Space for the Butterflies - an eclectic handmade family life

Well here we are. 40 weeks.  With two previous pregnancies hitting 42+1 and 41+4 respectively I knew in my heart of hearts that I would be here, writing this update in the confident expectation that I’ve got near to a couple of weeks to go, but however much I told myself that there was always a smidgen of hope.

Hope that this time my body would get the message a little sooner, that the baby would arrive naturally and easily in perfect timing without getting me into this final two week wait.

And I know as I’m writing that there are people who would move heaven and earth to be in this position; whose longing for a baby is such that they’d take 42 weeks, an induction, a c-section or any of the rest of the labour horror stories in a heartbeat, and I’m determined not to take any of it for granted.  But I think that you can acknowledge that the last two weeks are hard, without diminishing the joy and anticipation I feel about this Little Bump, in a way that perhaps is hard to explain to anyone who hasn’t been there.

For me, the last two weeks are when the worries come sliding back in; is the baby still head down? will he or she be born safely? am I going to need to be induced again? just how big is this baby going to be? is the baby moving enough? is the baby moving too much? what if it gets tangled in its cord? It’s everything you ever wish you hadn’t read on google and everything your subconscious can drag up in the quietness of an empty house all rolled into one.

And you’re big and you’re tired and you don’t sleep very comfortably any more and you can’t pick things up off the floor.  It’s pretty much the perfect storm once you add hormones into the mix, no wonder I spent one afternoon hiding under the duvet sulking when I was expecting Kitty.

From a rational point of view I have absolutely nothing to be worrying about; when we saw the midwife last week the baby was doing exactly what it should be doing, with the small exception of lying back to back which whilst unhelpful is not a fundamental problem.

I think the baby tracks my movements; when I wake up in the morning I can feel feet up on my right hand side suggesting that we have a nice head down baby, spine on the left, perfect for early labour, and then as soon as I start getting up and on with the day I think that spine starts to slide around to the back.  I’m spending as much time standing or on all fours as I can at the moment but I do have to drive my car, nurse Elma, cuddle Kitty and occasionally it’s even nice to sit down for a while.  I’m hoping this will be this baby’s ‘thing’; with Elma she just didn’t engage at all until I was actually in labour but her positioning was pretty good; perhaps the Little Bump has nailed engagement but decided to skip out on the positioning lesson?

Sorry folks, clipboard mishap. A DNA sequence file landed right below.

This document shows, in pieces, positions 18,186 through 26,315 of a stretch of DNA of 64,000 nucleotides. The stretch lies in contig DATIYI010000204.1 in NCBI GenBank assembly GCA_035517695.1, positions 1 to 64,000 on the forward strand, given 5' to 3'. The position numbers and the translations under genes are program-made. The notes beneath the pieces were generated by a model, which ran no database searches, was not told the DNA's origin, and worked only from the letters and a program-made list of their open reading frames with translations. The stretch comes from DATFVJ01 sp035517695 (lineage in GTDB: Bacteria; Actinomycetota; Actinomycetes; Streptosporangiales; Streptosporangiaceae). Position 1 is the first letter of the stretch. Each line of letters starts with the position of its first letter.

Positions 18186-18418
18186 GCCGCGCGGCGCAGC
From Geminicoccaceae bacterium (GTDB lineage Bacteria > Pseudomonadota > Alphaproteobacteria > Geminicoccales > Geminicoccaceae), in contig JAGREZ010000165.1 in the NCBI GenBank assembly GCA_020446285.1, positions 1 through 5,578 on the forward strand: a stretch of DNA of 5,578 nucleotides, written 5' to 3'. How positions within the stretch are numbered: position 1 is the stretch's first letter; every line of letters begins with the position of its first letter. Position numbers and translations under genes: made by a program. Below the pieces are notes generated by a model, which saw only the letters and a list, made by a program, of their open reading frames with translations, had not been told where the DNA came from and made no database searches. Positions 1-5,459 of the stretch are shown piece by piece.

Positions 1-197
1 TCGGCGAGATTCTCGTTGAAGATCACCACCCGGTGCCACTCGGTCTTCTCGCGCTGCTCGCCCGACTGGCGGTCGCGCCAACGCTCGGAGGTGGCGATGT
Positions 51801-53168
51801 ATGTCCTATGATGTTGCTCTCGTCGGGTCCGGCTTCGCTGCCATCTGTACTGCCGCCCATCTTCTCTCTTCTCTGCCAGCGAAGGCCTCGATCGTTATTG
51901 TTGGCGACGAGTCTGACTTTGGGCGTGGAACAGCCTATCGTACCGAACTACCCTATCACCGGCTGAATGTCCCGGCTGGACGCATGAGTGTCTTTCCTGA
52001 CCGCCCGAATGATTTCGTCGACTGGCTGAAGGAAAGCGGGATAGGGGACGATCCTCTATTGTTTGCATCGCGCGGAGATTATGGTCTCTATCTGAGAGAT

I’m still getting plenty of Braxton Hicks contractions, and occasionally a little run of them that makes me think something might be about to happen, but to no avail, and there’s been nothing else to suggest that this Little Bump wants to put in an appearance any time soon.  Even two sessions of acupuncture (lovely though they were) and a sweep from the midwife (not even slightly lovely) don’t seem to have done much to get us further forward.

With Elma I gave birth 24 hours after my second acupuncture session and I’ll admit my inner science geek was kind of expecting to repeat the experiment and get the same results, I just have to keep reminding myself that when I was this pregnant with Elma I hadn’t even had one acupuncture session or a sweep or anything, and while I am overdue, I’m not that overdue.

Yet.

The truth is that I’m ready. I’m ready to take on labour, not exactly to embrace the pain because I’m not quite that crazy, but with each of the stronger Braxton Hicks I remember that I know how to do this, that I can trust myself to do this, and that I want to do this.  I’m definitely ready to be done with feeling cumbersome, and fielding ‘helpful’ comments in the supermarket/playground/anywhere outside my house about how I must be really ready to give birth now (yes, yes I really am).

And more than that I’m ready to meet this tiny new person and learn all about them, to welcome them into our family and watch them take the place in our hearts that was always theirs since the stars began.

 

Space for the Butterflies - an eclectic handmade family life

Space for the Butterflies - an eclectic handmade family life

 

If you’ve ever seen some of my outtakes from my Me and Mine shoots over on Instagram you’ll know that my biggest challenge in recent months has not so much been getting everyone to either smile at the same time or even just look at the camera (from the results you’ll know that I’ve clearly given up on both of those lofty aims), as keeping the girls the right side of the camera.